“So, looking to long-term acquisitions is far more strategic for us now than it has ever been before.

Since you had, in your own words, no strategy at all before, this is hardly reassuring!  It is good, of course, that there is recognition that we do need a strategic approach to our squad development, but it can be very difficult to operate on a committee basis like this on projects, but I think it’s necessary.

“Normally a manager will just go to the chairman and say ‘I want to sign so and so’ and we ended up, a few years ago, with a number of what I call pension players in our dressing room.

“They did not really care about Forest, they just wanted a nice fat contract and were probably coming towards the end of their careers.

So Mark Arthur was completely out of the loop when these pension players came in?  I think not.  Does he consider Neil Lennon to be one of these players?  I am very pleased indeed that this problem has been identified (despite being patently obvious!) and steps have been taken to avoid it in future, though, not matter how much like common sense it seems!

“We are trying to put something in place whereby ourselves and a group of players can grow together and bond in the dressing room.”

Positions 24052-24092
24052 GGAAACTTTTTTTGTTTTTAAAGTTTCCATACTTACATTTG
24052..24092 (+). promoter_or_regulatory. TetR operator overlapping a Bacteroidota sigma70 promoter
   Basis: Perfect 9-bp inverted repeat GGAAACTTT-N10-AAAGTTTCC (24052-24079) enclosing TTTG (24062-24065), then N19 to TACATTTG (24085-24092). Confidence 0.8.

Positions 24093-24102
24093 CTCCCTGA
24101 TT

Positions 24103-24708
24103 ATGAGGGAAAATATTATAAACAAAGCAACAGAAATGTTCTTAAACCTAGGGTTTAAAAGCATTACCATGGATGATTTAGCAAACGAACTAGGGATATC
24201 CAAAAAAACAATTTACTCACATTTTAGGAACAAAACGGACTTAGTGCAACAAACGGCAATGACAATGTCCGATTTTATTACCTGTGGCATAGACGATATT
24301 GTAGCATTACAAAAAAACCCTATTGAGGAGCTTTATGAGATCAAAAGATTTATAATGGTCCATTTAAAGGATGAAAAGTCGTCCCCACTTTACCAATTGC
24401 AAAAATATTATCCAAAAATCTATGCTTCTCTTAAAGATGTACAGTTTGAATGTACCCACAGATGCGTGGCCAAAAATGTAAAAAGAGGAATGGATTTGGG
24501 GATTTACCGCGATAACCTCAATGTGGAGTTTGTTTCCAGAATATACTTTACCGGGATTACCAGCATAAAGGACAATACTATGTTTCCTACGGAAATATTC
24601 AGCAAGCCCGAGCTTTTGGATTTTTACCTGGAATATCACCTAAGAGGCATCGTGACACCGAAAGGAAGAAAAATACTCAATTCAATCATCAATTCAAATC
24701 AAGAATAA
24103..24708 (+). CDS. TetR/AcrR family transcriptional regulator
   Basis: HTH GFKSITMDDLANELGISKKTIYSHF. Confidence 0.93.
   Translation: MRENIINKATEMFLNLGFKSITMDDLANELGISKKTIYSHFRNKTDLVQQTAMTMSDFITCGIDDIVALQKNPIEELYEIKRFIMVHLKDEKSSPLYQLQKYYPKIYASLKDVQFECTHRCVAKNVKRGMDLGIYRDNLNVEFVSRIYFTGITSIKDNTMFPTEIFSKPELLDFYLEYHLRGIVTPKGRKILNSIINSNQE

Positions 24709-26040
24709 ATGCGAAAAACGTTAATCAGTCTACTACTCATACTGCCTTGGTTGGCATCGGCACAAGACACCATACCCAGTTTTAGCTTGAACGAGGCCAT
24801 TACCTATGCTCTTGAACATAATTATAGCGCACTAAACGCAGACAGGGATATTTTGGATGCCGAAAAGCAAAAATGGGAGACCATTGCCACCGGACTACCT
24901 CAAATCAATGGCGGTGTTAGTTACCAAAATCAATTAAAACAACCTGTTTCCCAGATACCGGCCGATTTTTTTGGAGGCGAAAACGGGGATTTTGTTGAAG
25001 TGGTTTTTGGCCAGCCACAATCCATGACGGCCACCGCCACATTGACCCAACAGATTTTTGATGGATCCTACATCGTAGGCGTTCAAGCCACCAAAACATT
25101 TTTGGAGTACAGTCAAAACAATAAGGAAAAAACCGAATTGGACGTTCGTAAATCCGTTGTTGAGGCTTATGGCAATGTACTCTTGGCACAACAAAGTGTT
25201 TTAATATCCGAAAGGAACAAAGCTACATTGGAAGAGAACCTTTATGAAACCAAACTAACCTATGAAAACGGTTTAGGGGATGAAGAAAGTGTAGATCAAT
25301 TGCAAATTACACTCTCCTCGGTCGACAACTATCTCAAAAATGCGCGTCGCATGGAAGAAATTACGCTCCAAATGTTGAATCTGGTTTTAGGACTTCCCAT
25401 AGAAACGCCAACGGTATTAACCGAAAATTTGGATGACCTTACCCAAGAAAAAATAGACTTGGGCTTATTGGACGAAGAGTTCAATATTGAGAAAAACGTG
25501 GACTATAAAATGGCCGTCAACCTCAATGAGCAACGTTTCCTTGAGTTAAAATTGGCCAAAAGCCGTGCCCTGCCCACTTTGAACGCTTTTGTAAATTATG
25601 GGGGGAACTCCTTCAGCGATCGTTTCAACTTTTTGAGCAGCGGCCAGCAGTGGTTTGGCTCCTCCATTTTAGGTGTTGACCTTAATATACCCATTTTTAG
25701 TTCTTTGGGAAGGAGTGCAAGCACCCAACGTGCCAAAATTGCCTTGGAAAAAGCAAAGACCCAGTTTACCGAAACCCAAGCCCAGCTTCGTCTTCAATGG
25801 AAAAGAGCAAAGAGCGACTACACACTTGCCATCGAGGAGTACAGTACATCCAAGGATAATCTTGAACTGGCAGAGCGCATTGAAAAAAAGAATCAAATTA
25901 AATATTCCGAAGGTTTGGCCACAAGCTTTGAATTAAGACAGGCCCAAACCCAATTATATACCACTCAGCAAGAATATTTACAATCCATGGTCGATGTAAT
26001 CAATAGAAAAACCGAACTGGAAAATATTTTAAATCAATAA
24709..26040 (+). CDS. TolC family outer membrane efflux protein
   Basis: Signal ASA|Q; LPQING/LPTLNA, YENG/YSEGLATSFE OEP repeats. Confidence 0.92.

That sounds positive to me, it remains to be seen whether that policy is working – but it’s a noble ambition and, if achieved, will put us in good stead.  It’s not revolutionary thinking to realise that a solid team spirit will engender better performances on the pitch, but if performances on the pitch are indeed an indicator of team spirit, it would suggest we still have some work to do it that area!

All in all it’s just placatory words by Arthur, a tad too late, to try to deflect the criticisms of club’s handling of the January transfer window – which, let’s face it, was amateur at best.  This and his other announcement of the day seem peculiarly timed, and it’s uncharacteristic of him to thrust himself into the local media.  Maybe I’m just too suspicious.